Joseph Thomas v. Darrel Vannoy, Warden, No. 14-30469 (5th Cir. 2016)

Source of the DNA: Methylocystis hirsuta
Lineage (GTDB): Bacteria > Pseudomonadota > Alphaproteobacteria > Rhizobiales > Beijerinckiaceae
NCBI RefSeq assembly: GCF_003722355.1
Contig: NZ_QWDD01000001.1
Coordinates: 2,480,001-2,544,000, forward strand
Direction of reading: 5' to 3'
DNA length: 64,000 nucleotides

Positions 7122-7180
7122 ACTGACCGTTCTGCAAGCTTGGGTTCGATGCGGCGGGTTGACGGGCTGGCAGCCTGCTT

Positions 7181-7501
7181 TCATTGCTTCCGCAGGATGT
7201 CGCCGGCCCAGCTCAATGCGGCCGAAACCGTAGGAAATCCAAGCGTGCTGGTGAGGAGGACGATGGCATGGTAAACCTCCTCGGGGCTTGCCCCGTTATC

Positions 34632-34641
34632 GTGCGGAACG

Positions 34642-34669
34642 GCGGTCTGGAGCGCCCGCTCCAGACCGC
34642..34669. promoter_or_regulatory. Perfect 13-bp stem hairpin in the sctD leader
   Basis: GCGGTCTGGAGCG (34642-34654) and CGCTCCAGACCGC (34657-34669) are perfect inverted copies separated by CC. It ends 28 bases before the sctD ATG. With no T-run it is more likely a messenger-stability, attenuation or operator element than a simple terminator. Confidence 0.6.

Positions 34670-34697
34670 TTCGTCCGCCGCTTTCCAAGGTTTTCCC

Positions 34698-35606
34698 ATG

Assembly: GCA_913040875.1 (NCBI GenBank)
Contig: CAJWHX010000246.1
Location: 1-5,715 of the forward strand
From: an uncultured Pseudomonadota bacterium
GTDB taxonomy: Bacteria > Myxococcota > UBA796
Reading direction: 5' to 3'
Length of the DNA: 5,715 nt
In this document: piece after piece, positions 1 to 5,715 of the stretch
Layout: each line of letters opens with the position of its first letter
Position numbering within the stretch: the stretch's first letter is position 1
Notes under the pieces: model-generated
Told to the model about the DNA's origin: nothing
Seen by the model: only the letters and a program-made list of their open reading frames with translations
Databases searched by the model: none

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Case: 14-30469 Document: 00513539052 Page: 1 Date Filed: 06/08/2016 IN THE UNITED STATES COURT OF APPEALS FOR THE FIFTH CIRCUIT No. 14-30469 United States Court of Appeals Fifth Circuit FILED JOSEPH THOMAS, Petitioner - Appellant June 8, 2016 Lyle W. Cayce Clerk v. DARREL VANNOY, WARDEN, LOUISIANA STATE PENITENTIARY, Respondent - Appellee Appeal from the United States District Court for the Middle District of Louisiana USDC No. 3:13-CV-38 Before DAVIS, JONES, and GRAVES, Circuit Judges. EDITH H. JONES, Circuit Judge:* A Louisiana jury convicted Joseph Thomas of second-degree murder in the shooting death of Jerron Gasper and sentenced him to life in prison at hard labor without parole. Thomas has collaterally attacked his conviction through a federal habeas corpus petition. The federal district court denied him both habeas relief and a certificate of appealability (“COA”), but we granted him a Pursuant to 5TH CIR. R. 47.5, the court has determined that this opinion should not be published and is not precedent except under the limited circumstances set forth in 5TH CIR. R. 47.5.4. * Case: 14-30469 Document: 00513539052 Page: 2 Date Filed: 06/08/2016 No. 14-30469 COA to pursue a single claim of ineffective assistance of counsel. We now affirm the district court’s denial of relief. BACKGROUND On the weekend after Thanksgiving in 2004, Gasper traveled to Baton Rouge from his home in New Orleans. While in Baton Rouge, he received word that his home had been burglarized. Needing transportation to return to New Orleans, Gasper stole a car from a nearby gas station. In response, Veal contacted several friends of his to assist him in recovering his car: the petitioner in this case (Thomas), as well as Joshua Weatherspoon and Emanuel Howard. This group learned that Veal’s car and Gasper were headed to New Orleans and they followed in pursuit. Thomas and the others soon located Veal’s car parked on the side of IH-10. They confronted Gasper, who attempted to run away. As he fled, Thomas and Howard shot him in the back. Gasper was found dead on the side of the road by a passerby the following day. All four were indicted for second-degree murder, but Veal and Weatherspoon pled guilty to conspiracy to commit second-degree murder. Both Veal and Weatherspoon then testified for the state at the trial of Thomas and Howard. At the beginning of their testimony, the prosecution elicited the fact that they had pled guilty to the conspiracy charge. On cross-examination, the defense questioned both about their motivations for pleading guilty and testifying. Both sides discussed the guilty pleas and the implications for Veal’s and Weatherspoon’s veracity in opening and closing arguments. Thomas’s counsel did not request a cautionary instruction that Veal’s and Weatherspoon’s guilty pleas should not be used as evidence of Thomas’s guilt. Thomas and Howard were convicted and sentenced to life in prison at hard labor without parole. 2 Case: 14-30469 Document: 00513539052 Page: 3 Date Filed: 06/08/2016 No. 14-30469 Thomas’s conviction and sentence were affirmed on direct appeal. He petitioned for state habeas relief. The state habeas court held a hearing and denied relief in an oral ruling from the bench and a subsequent written judgment. Thomas applied for supervisory writs from the Louisiana Court of Appeal and the Louisiana Supreme Court, both of which were denied summarily. Thomas then petitioned for federal habeas relief. The district court denied him relief and denied him a COA. On Thomas’s motion, this court granted him a COA as to a single claim: “[W]hether counsel was ineffective for failing to request that a cautionary jury instruction that evidence of the guilty pleas of Joshua Weatherspoon and Montreal Veal to conspiracy to commit second degree murder did not constitute evidence of Thomas’s guilt.” DISCUSSION The federal law of habeas corpus is “a guard against extreme malfunctions in the state criminal justice systems, not a substitute for ordinary error correction through appeal.” Harrington v. Richter, 562 U.S. 86, 102–03, 131 S. Ct. 770, 786 (2011) (internal quotation marks omitted). To this end, under the Antiterrorism and Effective Death Penalty Act of 1996 (AEDPA), Thomas is only entitled to habeas relief if the state court’s adjudication of his ineffective assistance of counsel claim “involved an unreasonable application of . . . clearly established Federal law, as determined by the Supreme Court of the United States.” 28 U.S.C. § 2254(d)(1). Under this standard, we must deny habeas relief unless the state court’s ruling was “so lacking in justification that there was an error . . . beyond any possibility for fairminded disagreement.” Burt v. Titlow, 134 S. Ct. 10, 16 (2013) (quoting Harrington, 562 U.S. at 103, 131 S. Ct. at 786–87). A state court’s application of federal law may be reasonable under § 2254(d)(1) even though another court has applied or would 3 Case: 14-30469 Document: 00513539052 Page: 4 Date Filed: 06/08/2016 No. 14-30469 have applied the same law to the same facts in a different manner. See Harrington, 562 U.S. at 101–02, 131 S. Ct. at 785–86. To show that his trial counsel was constitutionally ineffective in state habeas proceedings, Thomas was required to demonstrate that 1) his counsel’s performance was so deficient that they were no longer “functioning as the counsel guaranteed the defendant by the Sixth Amendment” and 2) he was prejudiced by these deficiencies because “there is a reasonable probability that, but for [the] errors, the result of the proceeding would have been different.” Strickland v. Washington, 466 U.S. 668, 687–88, 694, 104 S. Ct. 2052, 2064, 2068 (1984). “Judicial scrutiny of counsel’s performance [under this standard] must be highly deferential” and recognizes that there “are countless ways to provide effective assistance in any given case.” Id. at 689, 104 S. Ct. at 2065. But in federal habeas proceedings another layer of deference is added and the “pivotal question is whether the state court’s application of the Strickland standard was unreasonable.” Harrington, 562 U.S. at 101, 131 S. Ct. at 785. Any “reasonable argument that counsel satisfied” the “highly deferential” Strickland standard will bar federal habeas relief. Id. at 105, 131 S. Ct. at 788. Under these standards, we conclude that the district court did not err in holding that the state habeas court’s adjudication of Thomas’s ineffective assistance claim was reasonable. 1 First, even assuming deficient performance, the state court reasonably concluded that Thomas was not prejudiced by the failure to request a cautionary jury instruction. As the Supreme Court has repeatedly In evaluating Thomas’s claims under AEDPA, we “‘look through’ the Louisiana Supreme Court’s summary denial of [Thomas’s] petition for review and evaluate the state trial court’s reasoned decision.” Brumfield v. Cain, 135 S. Ct. 2269, 2276 (2015) (citing Ylst v. Nunnemaker, 501 U.S. 797, 806, 111 S. Ct. 2590, 2596 (1991)). 1 4 Case: 14-30469 Document: 00513539052 Page: 5 Date Filed: 06/08/2016 No. 14-30469 emphasized, Strickland’s prejudice inquiry “asks whether it is reasonably likely the result would have been different” without counsel’s deficient performance. Harrington, 562 U.S. at 111, 131 S. Ct. at 792. This inquiry necessarily examines the strength of the other evidence in the case weighed against the egregiousness of counsel’s error. See Berghuis v. Thompkins, 130 S. Ct. 2250, 2264 (2010). Most importantly, the trial evidence against Thomas was strong. The only three eyewitnesses to the shooting—Thomas’s co-conspirators—were in agreement that Thomas shot Gasper and then threw his gun (or told Veal he threw his gun) into the woods along the highway. Veal and Weatherspoon both testified to this series of events during the trial itself. The jury also heard an audio recording of Howard’s statement to detectives in which he described these basic facts. Corroborating this damning testimony was video evidence and disinterested witness testimony tying Thomas to Veal, Weatherspoon, and Howard immediately before the shooting. The jury was shown a video of Thomas and his three co-conspirators at a Shell station where Veal learned that his car was on the way to New Orleans. The jury was told that a Shell station employee identified that group as having a gun. The Supreme Court has found a similar amount of evidence to eliminate any prejudice from counsel’s failure to request a jury instruction, even under de novo review. In Berghuis v. Thompkins, defendant’s counsel failed to request a jury instruction regarding evidence that an accomplice (and witness for the defendant) had been acquitted at a separate trial. Id. at 2257–58. The defendant’s trial strategy was to pin the murder on the accomplice—an angle somewhat complicated by the accomplice’s acquittal. Id. at 2257. Nevertheless, counsel did not request an instruction that the accomplice’s acquittal should be used to judge his own credibility, not the defendant’s 5 Case: 14-30469 Document: 00513539052 Page: 6 Date Filed: 06/08/2016 No. 14-30469 substantive guilt, and the defendant claimed this was ineffective assistance. The Court used de novo review and held that there was no prejudice. One eyewitness—supported by a surveillance photograph—identified the defendant as the shooter. Id. at 2265. Another witness testified that the defendant confessed to the murder after the fact. Finally, the defendant appeared to have taken steps to destroy evidence. Id. at 2265. Given this evidence, the Court concluded that “it was not reasonably likely that the instruction would have made any difference in light of all the other evidence of guilt.” Id. Likewise, here it was reasonable for the state court to find that a comparable amount of evidence precluded finding prejudice. Moreover, the jury was instructed on the permissible use of the guilty pleas: Veal and Weatherspoon “may be discredited by showing that [they] will benefit in some way by the defendant’s conviction . . . or that [they have] any other reason or motive for not telling the truth.” In a case that Thomas relies upon in his briefing, this court described a similar instruction as “sufficient to avoid jury consideration of [the accomplice’s] plea as relevant to [the defendant’s] guilt or innocence.” United States v. King, 505 F.2d 602, 609 (5th Cir. 1974). Further, a state court could reasonably consider the guilty plea instruction somewhat cumulative. The jury was also instructed that they were to consider the guilt of each defendant separately, and they were informed that it would be possible to find Thomas guilty, but Howard not guilty or vice versa. Juries are presumed to follow their instructions. See Zafiro v. United States, 506 U.S. 534, 540, 113 S. Ct. 933, 939 (1993). Surely a jury that understood and followed those instructions would understand that they should also separate Veal’s and Weatherspoon’s guilt from that of Thomas. It is well established that jury instructions must be evaluated holistically, rather than in isolation. See Cupp v. Naughten, 414 U.S. 141, 146–47, 94 S. Ct. 396, 400 6 Case: 14-30469 Document: 00513539052 Page: 7 Date Filed: 06/08/2016 No. 14-30469 (1973). The state court could reasonably decide that these jury instructions as a whole lessened any possible prejudice from the omission of the guilty plea instruction. Finally, the information that Veal and Weatherspoon had pled guilty was itself cumulative: “[T]hat these witnesses had pleaded guilty would add little to their admissible testimony as to the conspiracy and their role in it.” United States v. Pettigrew, 77 F.3d 1500, 1518 (5th Cir. 1996). Veal and Weatherspoon testified vividly about their and Thomas’s decisive roles in the conspiracy to kill Gasper. That they pled guilty—a fact that the jury likely would have surmised because they were testifying for the prosecution and admitting serious crimes—added little more of substance to the case against Thomas. In sum, it was reasonable under Strickland for the state court to conclude that there was no prejudice in this case: the evidence offered against Thomas at trial was very strong and the conceivable effect of omitting a single jury instruction comparatively weak. Turning to Strickland’s performance inquiry, Thomas’s counsel did not render deficient performance. Because the state court did not explicitly address the deficient performance inquiry, this issue is arguably not entitled to AEDPA deference. 2 But Thomas cannot show deficient performance under This court’s precedent holds that where the state court decided the ineffective assistance claim only by finding there was no prejudice but “did not adjudicate [Strickland’s performance] prong on the merits, we review the deficient performance prong of Strickland de novo and the prejudice prong under the more deferential [AEDPA] standard.” White v. Thaler, 610 F.3d 890, 899 (5th Cir. 2010) (citing Henderson v. Cockrell, 333 F.3d 592, 601 (5th Cir. 2003)); see also Loden v. McCarty, 778 F.3d 484, 494 (5th Cir. 2015) (same in dicta). It is questionable if this line of precedent comports with our court’s earlier-in-time en banc decision in Neal v. Puckett where we concluded that the focus of our inquiry under AEDPA “should be on the ultimate legal conclusion that the state court reached and not on whether 2 7 Case: 14-30469 Document: 00513539052 Page: 8 Date Filed: 06/08/2016 No. 14-30469 a less deferential de novo standard, either. See Berghuis, 130 S. Ct. at 2265 (“Courts can . . . deny writs of habeas corpus under § 2254 by engaging in de novo review where it is unclear whether AEDPA deference applies, because a habeas petitioner will not be entitled to a writ of habeas corpus if his or her claim is rejected on de novo review.”). As an initial matter, at his evidentiary hearing before the state habeas court, Thomas presented no testimony from his trial counsel explaining why there was no request for a jury instruction. 3 From this silence, Thomas urges us to infer that counsel was simply too incompetent to ask for the instruction. But this conclusion flies in the face of Strickland. The Supreme Court has, time and again, “specifically command[ed] that a court must indulge the strong presumption that counsel made all significant decisions in the exercise of reasonable professional judgment.” Cullen v. Pinholster, 563 U.S. 170, 196, 131 S. Ct. 1388, 1407 (2011) (internal quotation marks and brackets omitted) (quoting Strickland, 466 U.S. at 689–90, 104 S. Ct. at 2065–66). The mere absence of the instruction neither overcomes this presumption nor satisfies Thomas’s burden to show deficient performance. See Burt, 134 S. Ct. at 17. 4 the state court considered and discussed every angle of evidence.” 286 F.3d 230, 246 (5th Cir. 2002) (en banc) (per curiam). Nonetheless, since Thomas’s counsel did not perform deficiently under any standard of review, we—like the state habeas court—need not consider further an issue that has no bearing on the ultimate outcome of this case. See Berghuis, 130 S. Ct. at 2265. Counsel was appointed to represent Thomas in state habeas proceedings at least eight months before his state habeas evidentiary hearing, thus there was ample time for counsel to obtain this testimony if it would have been favorable to Thomas. 3 At the state court evidentiary hearing, Thomas seemed to testify that his counsel requested the guilty plea jury instruction but was rebuffed by the trial judge. However, Thomas’s testimony is not entirely clear on this point, the exchange is nowhere in the trial court record, and the state habeas judge did not find or rely on this fact in his habeas ruling. 4 8 Case: 14-30469 Document: 00513539052 Page: 9 Date Filed: 06/08/2016 No. 14-30469 This alone could decide this case, but there are substantial reasons to believe that counsel’s performance was competent. There are at least three reasonable justifications for not requesting the instruction. Most important, such an instruction is double-edged: it effectively informs the jury, right before deliberations, about the most damning inference they could draw from Veal’s and Weatherspoon’s guilty pleas. As Judge Easterbrook has explained: “You can’t instruct ‘Do not draw inference X’ without informing the jurors that X is one possible conclusion from the evidence. To tell jurors not to do something is to ensure they will do it, at least for a while. . . . [R]easonable persons may differ about whether the good such an instruction does with a thoughtful juror will outweigh the harm it can do by fastening attention on a link that may have been overlooked or forgotten.” United States v. Myers, 917 F.2d 1008, 1010–11 (7th Cir. 1990). In the related context of lesser-included offense instructions, this court has recognized that counsel’s choice not to request an instruction is a matter of strategy and subject to reasonable debate. See Druery v. Thaler, 647 F.3d 535, 539–40 (5th Cir. 2011). 5 Second, and relatedly, such an instruction might have distracted the jury from the strength of Thomas’s most powerful argument: that Veal and Weatherspoon were lying to save themselves. Counsel’s opening, cross- examination, in and closing were unremitting accusing Veal and Weatherspoon of lying to get a good deal. The only instruction that addressed their guilty pleas told the jury that Veal and Weatherspoon might be discredited by the fact they stood to gain from the testimony. In King this court pointed to this problem: “One legitimate defense consideration might be a 5 See also Adams v. Bertrand, 453 F.3d 428, 435 (7th Cir. 2006) (same). 9 Case: 14-30469 Document: 00513539052 Page: 10 Date Filed: 06/08/2016 No. 14-30469 concern . . . that a corrective instruction might call more attention to a witness’ guilty plea than the witness’ admission [that he had a motive to lie].” 505 F.2d at 608 n.12. Put simply, Thomas’s counsel might have reasonably concluded that there was no reason to mention the guilty pleas at all. Third, counsel may have wanted the jury to consider how Veal’s and Weatherspoon’s guilty pleas reflected on Thomas’s guilt. The prosecution’s theory of the case was that Thomas pulled the trigger. But it was Veal’s car that was stolen. Multiple witnesses told police that Veal was enraged by the theft. The Shell station employee told police she saw Veal with a gun before the shooting. As counsel repeatedly emphasized to the jury, it simply defied common sense that, despite all of this evidence, Thomas pulled the trigger. Reasonable counsel might well have wanted the jury to reflect on the guilty pleas, decide that Veal and Weatherspoon (Veal’s cousin) killed Gasper themselves, and acquit Thomas. Finally, Thomas’s counsel rendered reasonable competence throughout the trial. See Harrington, 562 U.S. at 111, 131 S. Ct. at 791 (“[I]t is difficult to establish ineffective assistance when counsel’s overall performance indicates active and capable advocacy.”). Far from being asleep at the wheel as the court formulated the jury instructions, he both successfully objected to a proposed instruction and requested a rather novel instruction regarding accomplice testimony. Furthermore, Thomas’s counsel sharply cross-examined the state’s key witnesses, casting doubt on the veracity of the main police detective and relentlessly highlighting Veal’s and Weatherspoon’s motivations to lie. Thomas’s counsel’s jury arguments were extended and effective. In other words, at every other turn, Thomas’s counsel lived up to the Sixth Amendment’s guarantee of reasonable advocacy. See Yarborough v. Gentry, 540 U.S. 1, 8, 124 S. Ct. 1, 6 (2003) (per curiam). 10 Case: 14-30469 Document: 00513539052 Page: 11 Date Filed: 06/08/2016 No. 14-30469 Thomas offers no evidence to rebut the presumption of his counsel’s competence or the evidence of his counsel’s actual competence, nor to explain away the reasonable justifications for why counsel might have forgone the instruction. Even under a de novo standard, we find no deficient performance. CONCLUSION For the foregoing reasons, the judgment of the district court denying Thomas relief under 28 U.S.C. § 2254 is AFFIRMED. 11